Tuesday, 9 January 2018

Birds and Brass Monkeys on Northumberland Coast

8th Jan.  I ate my cornflakes whilst temperatures remained at -5C outside and I thought to myself ‘it’ll warm up a bit before we leave for the coast’.  The temperature did rise ever so slightly, but I’m pleased we took so many layers of clothing when we headed north to Fenham Flats, having first ensured that the garden birds were fed.  I should have guessed we were going to face low temperatures when we stepped from the car, having passed the sign which had warned ‘brass monkeys enter this area at their own risk’.  So hard was the frost in places that areas to the sides of the AI looked as though they were scenes from a Christmas card.  Common Buzzard, Kestrel and a large flock of Lapwings were seen before we turned off onto icy side roads and headed to the hide at Fenham Flats.

The hide at Fenham Flats offered some protection from the biting cold and offered a splendid view of a tranquil area where skies were blue, and the windless atmosphere was very much in contrast to our visit to Lindisfarne two days before.  It was only a pity that Lindisfarne Castle remains under scaffold, as it and the reflection on the water below would have offered a near perfect photographic opportunity.  Once again we had good sightings of many Brent Geese, some close by the hide and others far more distant as were many of the waders.  Flocks of Dunlin were amongst waders that showed well and flew across our field of view.  We looked for Little Stint but were unable to find one.  Shelduck were here in large numbers as were Grey Plover.  We chatted to a young lady who was on holiday and traveling up the coast towards St Abbs.  She appeared to be a keen photographer and could not have picked a better day and had chosen well to view the area from this point.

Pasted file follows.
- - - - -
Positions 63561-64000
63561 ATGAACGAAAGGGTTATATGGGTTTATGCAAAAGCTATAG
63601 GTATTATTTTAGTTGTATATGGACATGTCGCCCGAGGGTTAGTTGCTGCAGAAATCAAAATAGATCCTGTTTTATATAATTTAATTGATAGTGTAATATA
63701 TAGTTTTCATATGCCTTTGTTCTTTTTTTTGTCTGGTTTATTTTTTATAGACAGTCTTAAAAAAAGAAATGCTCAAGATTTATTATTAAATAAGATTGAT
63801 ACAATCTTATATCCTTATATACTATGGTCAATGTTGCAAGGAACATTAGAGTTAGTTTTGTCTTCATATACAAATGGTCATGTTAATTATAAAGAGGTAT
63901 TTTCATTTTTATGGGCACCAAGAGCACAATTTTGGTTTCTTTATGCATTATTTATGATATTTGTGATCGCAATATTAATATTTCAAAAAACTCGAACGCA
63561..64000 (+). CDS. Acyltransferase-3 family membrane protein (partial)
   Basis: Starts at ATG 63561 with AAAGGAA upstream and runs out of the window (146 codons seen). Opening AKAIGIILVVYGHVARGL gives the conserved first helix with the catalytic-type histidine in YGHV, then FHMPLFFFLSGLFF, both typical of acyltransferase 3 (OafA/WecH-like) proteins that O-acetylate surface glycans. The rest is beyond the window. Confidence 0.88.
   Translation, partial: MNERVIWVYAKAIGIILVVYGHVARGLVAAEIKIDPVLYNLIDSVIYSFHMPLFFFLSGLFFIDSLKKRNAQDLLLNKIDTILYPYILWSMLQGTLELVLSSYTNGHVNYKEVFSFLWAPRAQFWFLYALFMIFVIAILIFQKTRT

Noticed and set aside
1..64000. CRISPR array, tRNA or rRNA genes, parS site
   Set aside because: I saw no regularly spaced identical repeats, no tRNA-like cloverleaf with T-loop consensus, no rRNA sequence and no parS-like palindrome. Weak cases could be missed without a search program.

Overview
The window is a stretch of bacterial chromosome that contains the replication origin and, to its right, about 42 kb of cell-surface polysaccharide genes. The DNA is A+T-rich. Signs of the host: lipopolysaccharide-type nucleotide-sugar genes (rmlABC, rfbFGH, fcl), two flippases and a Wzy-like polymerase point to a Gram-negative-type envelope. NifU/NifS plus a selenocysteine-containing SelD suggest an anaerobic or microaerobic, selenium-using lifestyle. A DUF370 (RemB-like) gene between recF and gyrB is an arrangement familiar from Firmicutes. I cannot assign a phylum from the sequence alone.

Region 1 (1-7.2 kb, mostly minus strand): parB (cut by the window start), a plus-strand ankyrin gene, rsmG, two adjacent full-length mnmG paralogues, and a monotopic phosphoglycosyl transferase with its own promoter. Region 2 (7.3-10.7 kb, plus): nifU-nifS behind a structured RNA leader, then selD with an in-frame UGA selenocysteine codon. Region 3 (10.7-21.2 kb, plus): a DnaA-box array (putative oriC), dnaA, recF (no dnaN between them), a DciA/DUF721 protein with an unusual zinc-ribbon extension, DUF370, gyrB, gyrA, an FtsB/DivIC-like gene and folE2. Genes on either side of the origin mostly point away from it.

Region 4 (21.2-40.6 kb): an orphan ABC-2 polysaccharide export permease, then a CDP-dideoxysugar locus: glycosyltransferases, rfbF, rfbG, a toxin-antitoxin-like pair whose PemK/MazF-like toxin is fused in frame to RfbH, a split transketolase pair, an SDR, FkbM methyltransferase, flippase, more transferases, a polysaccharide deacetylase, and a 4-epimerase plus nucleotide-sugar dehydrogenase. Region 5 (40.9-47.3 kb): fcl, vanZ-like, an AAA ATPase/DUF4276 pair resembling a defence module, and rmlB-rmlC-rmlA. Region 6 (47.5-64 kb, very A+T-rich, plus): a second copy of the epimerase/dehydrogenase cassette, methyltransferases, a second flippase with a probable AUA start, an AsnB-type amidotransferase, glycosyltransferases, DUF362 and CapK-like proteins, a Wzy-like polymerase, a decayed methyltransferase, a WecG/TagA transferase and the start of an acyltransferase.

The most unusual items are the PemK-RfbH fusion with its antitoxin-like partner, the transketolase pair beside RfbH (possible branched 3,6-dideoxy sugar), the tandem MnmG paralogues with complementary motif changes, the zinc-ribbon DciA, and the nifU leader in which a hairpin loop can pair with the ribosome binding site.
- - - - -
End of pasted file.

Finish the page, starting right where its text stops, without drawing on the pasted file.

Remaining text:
After spending some time at Fenham Flats we made off to Budle Bay, but not before finding Redwing and Song Thrush in the hedge.  Stonechat was seen but for the life of me I don’t remember where.  This time we had a little better luck with some birds being a bit closer to shore although many were not and despite our best efforts we were unable to locate the Spotted Redshank although Redshank were numerous along with Curlews and Bar Tailed GodwitsShelduck were again there in numbers and the field held a large flock of Greylag Geese with a few Canada Geese and Brent Geese among the flock.  A skein of Pink footed Geese flew overhead.

After a break for lunch we returned to Stagg Rock where today the sea was much calmer and there was just enough wind to make for a biting cold atmosphere.  I don’t remember feeling so cold for a long time.  We took shelter behind a wall and that seemed to fend off the worst of the cold.  It wasn’t long before we had sighting of rafts of Common Scoter, Velvet Scoter, Long tailed Duck, numbers of Red Throated Diver, a Great Northern Diver, Shag and Eider Duck.  These birds were quite close to shore so were seen very well.     Purple Sandpipers were also seen north of the Stagg.

With the days being still short we next made off to East Chevington and after checking out North Pool amongst other birds we found another Long-Tailed Duck, Red breasted Merganser, Little Grebes and Goldeneyes.  Instead of walking to the mouth of the burn we decided to get down to Druridge Pools before the light disappeared.    I had thought it couldn’t get any colder, but it did.  We looked from the budge screen to find the ponds frozen solid and only one solitary bird present, which was a Shelduck that finally gave up and flew off.  We too gave up at this point and made for home after a last quick stop at Cresswell Pond were a large flock of Lapwing had gathered in the centre of the frozen pond.

As we headed for home threatening cloud began to approach from the south.  In the west the sky reddened, and the sun formed a huge red ball of flame as it reached the horizon.  A bitterly cold but very rewarding day.  Give me a cold bright winter’s day over a damp squib of a summer’s day anytime!

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